Quickening: How To Recognize Those First Few Fetal Movements
The excitement for your little one only grows after that first positive pregnancy test. But the butterflies in your belly aren’t just from your enthusiasm –– those are little dances, hiccups, and stretches by your growing baby, referred to as “quickening.”
What Is Quickening?
Quickening is the feeling of your growing baby wiggling around inside your uterus for the first time.
Usually, the feeling begins as a light fluttering. Mothers-to-be often describe it as having butterflies (the kind you get with a crush!) or, another common pregnancy symptom, gas.
How you experience quickening will be as unique as your growing baby. And although most women talk about their babies kicking their bellies, your uterine walls feel your baby’s movements before your abdominal muscles.
The sensations associated with quickening will intensify as your pregnancy progresses. What began as a light fluttering may turn into a full-blown wrestling match against your ribs as you near your due date.
But don’t worry –– it’s all part of the growing process!
Why Does Quickening Happen?
You may feel like your baby is restless inside your tummy, rolling and jumping and stretching all around –– and you would be right!
Quickening is your body’s direct response to your baby’s movements. As your little one grows, they’ll try out new muscles and move around in your womb. You’ll feel anything from light fluttering to sharp, sudden jerks.
You may also notice that your little one is the most active at certain times of the day. This is no coincidence. You and your baby are physically and emotionally connected –– what you feel, your baby feels.
This means when you eat, your baby may respond to things that are particularly yummy (think sugar or caffeine). They may also become more active in response to sounds and sights that excite you or bring you joy (really anything that spikes your adrenaline).
Most often, your baby will be active at night, much to your sleep schedule’s chagrin. As you settle down for the night, your baby will kick and squirm, trying to make themselves comfortable.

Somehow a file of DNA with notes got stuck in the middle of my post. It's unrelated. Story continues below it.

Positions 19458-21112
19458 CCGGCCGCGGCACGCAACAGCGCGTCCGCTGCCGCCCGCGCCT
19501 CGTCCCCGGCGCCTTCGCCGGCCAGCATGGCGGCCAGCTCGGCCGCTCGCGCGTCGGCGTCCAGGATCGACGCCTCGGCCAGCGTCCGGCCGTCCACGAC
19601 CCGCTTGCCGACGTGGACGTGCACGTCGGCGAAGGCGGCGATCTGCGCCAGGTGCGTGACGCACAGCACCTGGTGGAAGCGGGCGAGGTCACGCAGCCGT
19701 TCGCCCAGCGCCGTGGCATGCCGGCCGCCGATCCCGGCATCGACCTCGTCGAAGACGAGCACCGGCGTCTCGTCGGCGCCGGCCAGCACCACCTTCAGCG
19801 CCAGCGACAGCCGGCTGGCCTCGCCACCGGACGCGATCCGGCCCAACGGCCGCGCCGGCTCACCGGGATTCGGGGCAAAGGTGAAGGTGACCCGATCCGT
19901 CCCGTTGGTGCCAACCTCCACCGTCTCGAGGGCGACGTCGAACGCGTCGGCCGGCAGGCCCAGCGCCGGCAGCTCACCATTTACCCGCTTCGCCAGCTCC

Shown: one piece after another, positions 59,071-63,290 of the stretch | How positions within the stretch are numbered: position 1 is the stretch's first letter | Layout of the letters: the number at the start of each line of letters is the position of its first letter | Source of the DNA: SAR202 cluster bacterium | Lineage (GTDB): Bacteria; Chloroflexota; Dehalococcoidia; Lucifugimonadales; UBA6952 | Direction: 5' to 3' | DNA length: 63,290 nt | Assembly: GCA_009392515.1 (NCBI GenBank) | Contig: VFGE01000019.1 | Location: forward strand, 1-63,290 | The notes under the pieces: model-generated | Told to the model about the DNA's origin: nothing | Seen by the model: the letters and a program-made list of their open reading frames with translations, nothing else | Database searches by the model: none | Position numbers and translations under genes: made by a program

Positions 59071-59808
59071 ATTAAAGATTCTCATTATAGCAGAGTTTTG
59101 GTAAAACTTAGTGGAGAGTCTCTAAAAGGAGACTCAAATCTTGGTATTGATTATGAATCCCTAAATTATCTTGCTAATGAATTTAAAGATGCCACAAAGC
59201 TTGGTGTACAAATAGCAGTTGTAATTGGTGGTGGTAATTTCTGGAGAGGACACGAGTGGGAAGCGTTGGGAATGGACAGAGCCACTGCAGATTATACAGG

Some women even wake from the quickening in the middle of the night, but this is completely normal!
This is because babies are more or less nocturnal during pregnancy. While you are running errands and walking around all day, your baby is snoozing. At night, as you settle down for some well-deserved rest, your baby is just waking up.
Simulating some of the same behaviors that put babies to sleep at night should help fend off an overly restless baby in the womb.
Take a little walk around the house. Have a snack. Talk to your baby to soothe them. Eventually, they should adjust to your schedule in the late stages of pregnancy.
When Does Quickening Begin?
Your baby will actually begin moving as early as eight weeks into your pregnancy. But you won’t feel it yet! In fact, for the first trimester, you likely won’t know when your little one is rolling around.
Most women begin noticing quickening during the middle of their pregnancy, between 13 and 16 weeks from their last missed period. First-time mothers, on the other hand, may experience the sensation of quickening a little later, between 18 and 20 weeks.
This is because new moms aren’t sure what to look for, so some early movements may fly beneath their radar. Mothers who have given birth before tend to have more relaxed uterine muscles, which makes them more perceptive to their baby’s movements.
But even so, it’s not abnormal for experienced mothers to also feel quickening a little later in their pregnancy. The huge variations in pregnant women’s experiences have to do with:
- How active your baby is (and each one is unique!)
- How active you are during your pregnancy (keep in mind that seasons can influence activity –– who is going for brisk walks during January blizzards?)
- Where your placenta lays (farther forward in the uterus means it might be a little harder to feel your baby)